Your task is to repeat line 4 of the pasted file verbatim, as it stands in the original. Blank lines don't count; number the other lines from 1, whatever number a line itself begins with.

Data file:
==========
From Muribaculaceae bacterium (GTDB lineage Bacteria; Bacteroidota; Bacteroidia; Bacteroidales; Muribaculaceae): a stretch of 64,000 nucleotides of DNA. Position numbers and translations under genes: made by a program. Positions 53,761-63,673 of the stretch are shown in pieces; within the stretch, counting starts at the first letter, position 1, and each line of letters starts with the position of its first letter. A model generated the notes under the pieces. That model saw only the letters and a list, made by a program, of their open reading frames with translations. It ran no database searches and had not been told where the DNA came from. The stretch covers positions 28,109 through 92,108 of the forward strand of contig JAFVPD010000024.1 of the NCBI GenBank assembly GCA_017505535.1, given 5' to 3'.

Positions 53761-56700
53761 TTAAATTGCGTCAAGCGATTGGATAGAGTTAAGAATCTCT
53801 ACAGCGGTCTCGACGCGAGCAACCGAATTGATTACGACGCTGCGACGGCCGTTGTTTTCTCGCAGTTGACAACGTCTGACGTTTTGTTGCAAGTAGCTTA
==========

53801 ACAGCGGTCTCGACGCGAGCAACCGAATTGATTACGACGCTGCGACGGCCGTTGTTTTCTCGCAGTTGACAACGTCTGACGTTTTGTTGCAAGTAGCTTA